Can we stop being selfish assholes for a minute? For three days. Please?

Consider that significant majority of Americans who are going to be extremely and negatively impacted by your presidential choice. Consider doing something bizarre–something you may never have truly done before–and allow, just for a moment, for the possibility that you might be wrong, and that other people matter, too. Ask yourself what kind of person would do something if they knew as a certainty that 60% of all the other people in the nation were going to be deeply bothered and upset–rightfully so. Ask yourself why you think it’s okay to do that to 60% of all the people you share a country with, and then look elsewhere–ask yourself if there might be some other way for everyone to be moderately happy.

No one will get what they want, but everyone will get what they need.

trump-or-hillaryTake a moment to consider the vast majority of Americans who would say that a Trump presidency is the absolute last thing they want; take a moment to consider the vast majority of Americans who would say that a Clinton presidency is the absolute last thing they want. Consider all those other people.

There are 150% as many people against your presidential choice as there are for your presidential choice. You are outnumbered. Democratic-style governments only work when people act with a modicum of selflessness, consider the interests of other people, and accept that they don’t really have the right to make a decision and drag the majority along with it.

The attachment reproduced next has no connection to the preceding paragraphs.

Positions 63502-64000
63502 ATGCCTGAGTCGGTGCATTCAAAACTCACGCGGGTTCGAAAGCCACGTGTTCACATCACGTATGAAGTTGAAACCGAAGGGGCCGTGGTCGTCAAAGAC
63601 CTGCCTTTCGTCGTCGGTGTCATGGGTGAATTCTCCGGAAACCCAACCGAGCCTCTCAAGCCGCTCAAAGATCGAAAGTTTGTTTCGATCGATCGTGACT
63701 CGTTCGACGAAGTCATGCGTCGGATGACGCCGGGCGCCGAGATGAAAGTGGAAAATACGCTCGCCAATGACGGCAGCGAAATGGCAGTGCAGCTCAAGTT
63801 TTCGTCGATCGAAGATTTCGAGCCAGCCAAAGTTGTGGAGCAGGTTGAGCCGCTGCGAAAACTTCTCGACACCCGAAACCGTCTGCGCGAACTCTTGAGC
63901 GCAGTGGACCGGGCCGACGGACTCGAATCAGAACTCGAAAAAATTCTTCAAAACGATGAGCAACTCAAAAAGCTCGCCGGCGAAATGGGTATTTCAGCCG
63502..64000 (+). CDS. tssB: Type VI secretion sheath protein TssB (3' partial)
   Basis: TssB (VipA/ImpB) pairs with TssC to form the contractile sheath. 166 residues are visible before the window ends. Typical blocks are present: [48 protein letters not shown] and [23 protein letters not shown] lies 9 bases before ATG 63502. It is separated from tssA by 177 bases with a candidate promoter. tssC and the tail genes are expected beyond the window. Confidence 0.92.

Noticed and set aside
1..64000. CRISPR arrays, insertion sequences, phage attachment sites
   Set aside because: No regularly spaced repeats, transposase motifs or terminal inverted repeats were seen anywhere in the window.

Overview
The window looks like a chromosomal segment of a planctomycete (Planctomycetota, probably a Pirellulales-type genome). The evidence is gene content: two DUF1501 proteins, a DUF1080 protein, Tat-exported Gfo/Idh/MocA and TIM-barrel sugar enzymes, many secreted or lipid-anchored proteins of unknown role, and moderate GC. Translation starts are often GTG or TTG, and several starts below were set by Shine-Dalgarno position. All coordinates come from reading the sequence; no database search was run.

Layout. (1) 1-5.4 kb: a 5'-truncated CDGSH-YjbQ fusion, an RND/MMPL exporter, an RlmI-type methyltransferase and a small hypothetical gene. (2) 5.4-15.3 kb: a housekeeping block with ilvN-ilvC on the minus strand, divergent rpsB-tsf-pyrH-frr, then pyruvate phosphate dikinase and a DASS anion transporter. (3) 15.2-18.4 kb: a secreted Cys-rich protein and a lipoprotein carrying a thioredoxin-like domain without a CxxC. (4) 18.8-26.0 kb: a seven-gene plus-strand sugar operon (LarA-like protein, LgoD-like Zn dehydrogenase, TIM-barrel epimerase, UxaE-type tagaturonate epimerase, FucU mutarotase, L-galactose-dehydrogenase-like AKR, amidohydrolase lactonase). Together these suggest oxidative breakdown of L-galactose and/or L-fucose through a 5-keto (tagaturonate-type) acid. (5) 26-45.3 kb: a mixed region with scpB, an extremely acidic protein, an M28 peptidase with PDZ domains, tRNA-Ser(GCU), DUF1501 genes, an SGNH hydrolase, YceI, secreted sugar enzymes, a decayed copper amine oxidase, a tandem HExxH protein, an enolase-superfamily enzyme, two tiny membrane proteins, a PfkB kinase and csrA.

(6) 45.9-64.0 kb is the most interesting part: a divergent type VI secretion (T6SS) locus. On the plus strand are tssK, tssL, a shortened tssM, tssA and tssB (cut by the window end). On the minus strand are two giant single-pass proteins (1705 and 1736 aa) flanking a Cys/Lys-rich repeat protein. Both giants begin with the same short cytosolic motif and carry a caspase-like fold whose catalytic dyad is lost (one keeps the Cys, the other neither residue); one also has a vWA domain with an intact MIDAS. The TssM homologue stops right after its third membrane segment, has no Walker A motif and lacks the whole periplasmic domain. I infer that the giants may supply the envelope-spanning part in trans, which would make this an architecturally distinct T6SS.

I understand that you’re terrified of a Hillary presidency. So is at least 20% of the population that does not support Trump, and they are just as scared of a Trump presidency as you are of a Hillary one. They have managed to conquer their fear, saying, “No! We will not be extorted and coerced into supporting this terrible candidate because you somehow managed to find someone who is even worse! We will vote for peace, for love, and for compassion, not from fear, terror, and rage.”  Put aside the fear. Put down the bullet that is your vote and shake the other people’s hands. It’s the only way that we can even start to work out the real, underlying issues in the United States.

I understand that you’re terrified of a Trump presidency. So is at least 20% of the population that does not support Hillary, and they are just as scared of a Hillary presidency as you are of a Trump one. They have managed to conquer their fear, saying, “No! We will not be extorted and coerced into supporting this terrible candidate because you somehow managed to find someone who is even worse! We will vote for peace, for love, and for compassion, not from fear, terror, and rage.”  Put aside the fear. Put down the bullet that is your vote and shake the other people’s hands. It’s the only way that we can even start to work out the real, underlying issues in the United States.

So I implore you. Allow for the possibility that you may not be right. Allow for the possibility that those 60% of Americans telling you that you are wrong are, in fact, correct–but so are you. Everyone is a bit right. Consider their wants, needs, and desires, and then ask yourself: “Mightn’t there be a better way?”

Indeed, there is. Vote third party.